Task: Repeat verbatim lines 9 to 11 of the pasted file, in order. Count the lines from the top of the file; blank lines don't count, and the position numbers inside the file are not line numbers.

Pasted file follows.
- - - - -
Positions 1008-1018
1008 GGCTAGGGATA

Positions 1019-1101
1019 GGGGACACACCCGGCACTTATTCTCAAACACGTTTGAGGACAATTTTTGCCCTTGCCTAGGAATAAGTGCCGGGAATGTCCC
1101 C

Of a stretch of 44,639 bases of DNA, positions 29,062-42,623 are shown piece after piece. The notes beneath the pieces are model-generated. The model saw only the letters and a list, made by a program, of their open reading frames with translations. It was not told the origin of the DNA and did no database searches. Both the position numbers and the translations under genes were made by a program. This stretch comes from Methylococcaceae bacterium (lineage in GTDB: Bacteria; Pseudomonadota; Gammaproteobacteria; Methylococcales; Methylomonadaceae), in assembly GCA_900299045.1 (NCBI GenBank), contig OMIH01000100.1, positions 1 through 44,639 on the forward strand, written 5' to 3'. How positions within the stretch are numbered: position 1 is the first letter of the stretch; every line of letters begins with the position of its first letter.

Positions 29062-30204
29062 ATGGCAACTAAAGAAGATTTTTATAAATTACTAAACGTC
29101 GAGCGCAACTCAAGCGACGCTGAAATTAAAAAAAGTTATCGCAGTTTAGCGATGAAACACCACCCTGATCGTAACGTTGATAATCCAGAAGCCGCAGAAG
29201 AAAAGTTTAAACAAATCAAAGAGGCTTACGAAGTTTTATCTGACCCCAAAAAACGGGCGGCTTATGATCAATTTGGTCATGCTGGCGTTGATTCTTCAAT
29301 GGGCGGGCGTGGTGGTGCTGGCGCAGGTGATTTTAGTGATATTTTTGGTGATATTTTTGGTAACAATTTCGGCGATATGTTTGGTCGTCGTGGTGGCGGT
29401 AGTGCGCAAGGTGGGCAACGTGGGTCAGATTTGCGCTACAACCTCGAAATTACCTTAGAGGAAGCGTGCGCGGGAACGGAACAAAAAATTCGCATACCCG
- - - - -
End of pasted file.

29101 GAGCGCAACTCAAGCGACGCTGAAATTAAAAAAAGTTATCGCAGTTTAGCGATGAAACACCACCCTGATCGTAACGTTGATAATCCAGAAGCCGCAGAAG
29201 AAAAGTTTAAACAAATCAAAGAGGCTTACGAAGTTTTATCTGACCCCAAAAAACGGGCGGCTTATGATCAATTTGGTCATGCTGGCGTTGATTCTTCAAT
29301 GGGCGGGCGTGGTGGTGCTGGCGCAGGTGATTTTAGTGATATTTTTGGTGATATTTTTGGTAACAATTTCGGCGATATGTTTGGTCGTCGTGGTGGCGGT